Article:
“The jagged fencing will come down and the broken hot top will be removed,” she said. In addition, some remaining fencing will be repaired and trees will be trimmed at properties throughout town. The property was built in 1949.
Contractors will replace the hot top with loam and grass will be planted, she said.
Finally, rear-door thresholds at Memorial Circle will be replaced. Front-door thresholds were replaced last year.
The latest round of funding does not include a $400,000 project to replace windows in the 96 units at Frye Circle. Built in 1975, the complex had crank-out windows which will be replaced with more reliable and energy-efficient vinyl, double-hung windows. That project is slated to get started in May.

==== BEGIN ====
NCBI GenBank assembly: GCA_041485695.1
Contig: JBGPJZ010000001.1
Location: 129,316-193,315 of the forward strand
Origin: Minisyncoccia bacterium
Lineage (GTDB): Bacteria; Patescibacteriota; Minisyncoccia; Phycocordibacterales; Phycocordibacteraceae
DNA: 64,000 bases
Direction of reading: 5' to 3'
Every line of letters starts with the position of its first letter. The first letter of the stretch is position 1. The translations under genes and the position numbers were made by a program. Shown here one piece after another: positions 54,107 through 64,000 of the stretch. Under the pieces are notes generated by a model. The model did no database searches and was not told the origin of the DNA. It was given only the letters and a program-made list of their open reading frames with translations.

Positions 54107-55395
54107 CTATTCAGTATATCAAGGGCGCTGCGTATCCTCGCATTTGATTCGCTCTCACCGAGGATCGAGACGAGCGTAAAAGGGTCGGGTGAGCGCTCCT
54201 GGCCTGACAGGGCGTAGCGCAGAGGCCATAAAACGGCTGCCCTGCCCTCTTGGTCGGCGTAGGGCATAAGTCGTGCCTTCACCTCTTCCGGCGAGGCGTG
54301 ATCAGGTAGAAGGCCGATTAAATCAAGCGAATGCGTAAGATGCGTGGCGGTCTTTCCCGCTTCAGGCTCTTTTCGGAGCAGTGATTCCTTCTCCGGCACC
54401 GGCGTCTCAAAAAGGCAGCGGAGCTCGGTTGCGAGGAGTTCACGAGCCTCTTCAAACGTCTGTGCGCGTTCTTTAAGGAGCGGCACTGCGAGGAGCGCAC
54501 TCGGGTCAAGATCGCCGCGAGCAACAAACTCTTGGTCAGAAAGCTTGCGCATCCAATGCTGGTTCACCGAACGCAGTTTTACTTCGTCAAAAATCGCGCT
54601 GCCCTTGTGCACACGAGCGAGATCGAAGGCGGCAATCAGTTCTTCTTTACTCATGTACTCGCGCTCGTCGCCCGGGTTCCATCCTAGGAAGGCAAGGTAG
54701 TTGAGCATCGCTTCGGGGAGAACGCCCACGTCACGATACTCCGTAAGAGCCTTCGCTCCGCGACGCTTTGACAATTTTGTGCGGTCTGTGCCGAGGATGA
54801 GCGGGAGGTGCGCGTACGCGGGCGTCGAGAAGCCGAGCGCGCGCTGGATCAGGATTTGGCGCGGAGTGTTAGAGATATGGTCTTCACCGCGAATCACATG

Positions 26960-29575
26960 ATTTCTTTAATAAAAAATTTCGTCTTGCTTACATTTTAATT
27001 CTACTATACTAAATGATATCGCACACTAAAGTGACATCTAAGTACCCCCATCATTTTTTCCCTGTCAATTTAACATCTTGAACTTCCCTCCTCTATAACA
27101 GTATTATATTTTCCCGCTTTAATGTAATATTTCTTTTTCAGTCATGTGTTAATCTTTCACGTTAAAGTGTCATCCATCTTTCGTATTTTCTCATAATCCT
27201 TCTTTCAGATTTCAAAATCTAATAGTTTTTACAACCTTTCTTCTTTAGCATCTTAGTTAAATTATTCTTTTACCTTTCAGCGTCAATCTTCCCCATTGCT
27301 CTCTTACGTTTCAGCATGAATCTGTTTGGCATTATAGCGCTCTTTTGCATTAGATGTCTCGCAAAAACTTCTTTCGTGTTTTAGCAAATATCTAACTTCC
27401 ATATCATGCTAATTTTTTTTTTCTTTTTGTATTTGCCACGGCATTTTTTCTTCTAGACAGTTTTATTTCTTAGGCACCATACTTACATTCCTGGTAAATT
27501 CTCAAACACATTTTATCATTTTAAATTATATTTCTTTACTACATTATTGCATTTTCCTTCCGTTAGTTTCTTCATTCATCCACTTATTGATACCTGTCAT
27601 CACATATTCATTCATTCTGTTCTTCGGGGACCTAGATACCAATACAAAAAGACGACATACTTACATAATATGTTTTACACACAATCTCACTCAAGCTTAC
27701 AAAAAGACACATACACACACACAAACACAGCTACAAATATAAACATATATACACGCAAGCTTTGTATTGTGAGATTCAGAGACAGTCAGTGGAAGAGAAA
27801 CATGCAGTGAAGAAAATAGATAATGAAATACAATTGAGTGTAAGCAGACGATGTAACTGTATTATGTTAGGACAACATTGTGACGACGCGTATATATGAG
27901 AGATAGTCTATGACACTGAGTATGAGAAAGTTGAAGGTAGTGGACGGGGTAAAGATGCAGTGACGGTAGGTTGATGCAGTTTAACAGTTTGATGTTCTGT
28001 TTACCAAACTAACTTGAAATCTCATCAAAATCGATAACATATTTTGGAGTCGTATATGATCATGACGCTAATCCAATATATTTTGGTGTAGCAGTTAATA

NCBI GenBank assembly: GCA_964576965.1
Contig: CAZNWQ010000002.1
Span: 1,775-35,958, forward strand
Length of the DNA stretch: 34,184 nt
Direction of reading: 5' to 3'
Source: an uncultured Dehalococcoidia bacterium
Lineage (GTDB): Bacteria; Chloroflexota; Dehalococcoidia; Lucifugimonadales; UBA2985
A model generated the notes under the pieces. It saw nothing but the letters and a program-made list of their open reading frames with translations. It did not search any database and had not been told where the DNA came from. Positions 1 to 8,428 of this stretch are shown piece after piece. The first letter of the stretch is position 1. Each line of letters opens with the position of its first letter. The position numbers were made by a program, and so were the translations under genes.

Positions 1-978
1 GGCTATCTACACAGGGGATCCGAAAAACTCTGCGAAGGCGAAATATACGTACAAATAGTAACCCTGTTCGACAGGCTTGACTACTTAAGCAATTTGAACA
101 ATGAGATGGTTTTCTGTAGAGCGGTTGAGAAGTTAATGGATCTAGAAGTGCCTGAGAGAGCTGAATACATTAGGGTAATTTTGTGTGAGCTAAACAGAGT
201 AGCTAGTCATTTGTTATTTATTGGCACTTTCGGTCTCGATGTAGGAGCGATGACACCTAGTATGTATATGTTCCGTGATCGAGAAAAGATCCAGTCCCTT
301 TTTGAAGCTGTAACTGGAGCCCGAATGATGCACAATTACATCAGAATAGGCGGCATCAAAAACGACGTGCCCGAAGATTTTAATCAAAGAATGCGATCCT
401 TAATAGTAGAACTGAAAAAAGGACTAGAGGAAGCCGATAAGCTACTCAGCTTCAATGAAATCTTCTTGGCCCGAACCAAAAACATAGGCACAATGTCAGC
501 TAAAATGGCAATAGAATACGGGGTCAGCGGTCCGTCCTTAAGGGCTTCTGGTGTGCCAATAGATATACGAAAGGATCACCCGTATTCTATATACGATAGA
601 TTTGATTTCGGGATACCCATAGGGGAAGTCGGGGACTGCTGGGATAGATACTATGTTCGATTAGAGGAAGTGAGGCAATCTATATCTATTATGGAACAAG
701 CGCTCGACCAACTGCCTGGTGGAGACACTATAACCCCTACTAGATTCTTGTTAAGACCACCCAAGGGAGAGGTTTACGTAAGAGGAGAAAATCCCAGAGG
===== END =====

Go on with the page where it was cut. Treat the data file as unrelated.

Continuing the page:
“We expect to see energy savings but it’s also good for tenants — they can open their windows all the way,” she said. The old window units had a fixed bay window flanked by two crank-out windows. They will be replaced with three double-hung windows which can all be opened.
Other local communities also got state grants, including North Andover, which got $20,000 in health and safety funds, and Methuen, which got $38,700, and Haverhill, which got $44,630.
In addition, $721,053 was handed out in Vacant Unit Funds to renovate and reoccupy units needing costly rehabilitation that have been vacant for more than 60 days. Methuen got $24,875 under that program, while Haverhill got $4,260.
The state also gave out $2.5 million in Accessible Unit Funds to help housing authorities make progress toward having five percent of their units fully accessible.